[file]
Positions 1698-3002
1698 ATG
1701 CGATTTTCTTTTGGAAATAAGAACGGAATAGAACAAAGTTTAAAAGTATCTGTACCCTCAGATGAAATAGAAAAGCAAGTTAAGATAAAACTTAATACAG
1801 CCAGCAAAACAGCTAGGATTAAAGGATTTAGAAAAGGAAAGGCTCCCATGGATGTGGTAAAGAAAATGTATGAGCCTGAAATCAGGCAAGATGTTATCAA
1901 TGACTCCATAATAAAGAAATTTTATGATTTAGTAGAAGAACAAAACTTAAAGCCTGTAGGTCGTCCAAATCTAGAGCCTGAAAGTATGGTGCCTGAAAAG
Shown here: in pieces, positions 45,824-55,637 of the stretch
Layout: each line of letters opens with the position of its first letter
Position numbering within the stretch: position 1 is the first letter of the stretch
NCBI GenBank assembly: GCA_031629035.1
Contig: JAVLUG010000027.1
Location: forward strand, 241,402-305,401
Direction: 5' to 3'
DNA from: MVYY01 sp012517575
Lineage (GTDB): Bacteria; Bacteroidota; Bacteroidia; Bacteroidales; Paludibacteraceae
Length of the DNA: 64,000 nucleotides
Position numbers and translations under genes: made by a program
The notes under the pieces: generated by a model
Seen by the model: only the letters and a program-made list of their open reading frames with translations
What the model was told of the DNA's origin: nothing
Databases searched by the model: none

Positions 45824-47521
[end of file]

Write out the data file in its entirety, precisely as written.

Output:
Positions 1698-3002
1698 ATG
1701 CGATTTTCTTTTGGAAATAAGAACGGAATAGAACAAAGTTTAAAAGTATCTGTACCCTCAGATGAAATAGAAAAGCAAGTTAAGATAAAACTTAATACAG
1801 CCAGCAAAACAGCTAGGATTAAAGGATTTAGAAAAGGAAAGGCTCCCATGGATGTGGTAAAGAAAATGTATGAGCCTGAAATCAGGCAAGATGTTATCAA
1901 TGACTCCATAATAAAGAAATTTTATGATTTAGTAGAAGAACAAAACTTAAAGCCTGTAGGTCGTCCAAATCTAGAGCCTGAAAGTATGGTGCCTGAAAAG
Shown here: in pieces, positions 45,824-55,637 of the stretch
Layout: each line of letters opens with the position of its first letter
Position numbering within the stretch: position 1 is the first letter of the stretch
NCBI GenBank assembly: GCA_031629035.1
Contig: JAVLUG010000027.1
Location: forward strand, 241,402-305,401
Direction: 5' to 3'
DNA from: MVYY01 sp012517575
Lineage (GTDB): Bacteria; Bacteroidota; Bacteroidia; Bacteroidales; Paludibacteraceae
Length of the DNA: 64,000 nucleotides
Position numbers and translations under genes: made by a program
The notes under the pieces: generated by a model
Seen by the model: only the letters and a program-made list of their open reading frames with translations
What the model was told of the DNA's origin: nothing
Databases searched by the model: none

Positions 45824-47521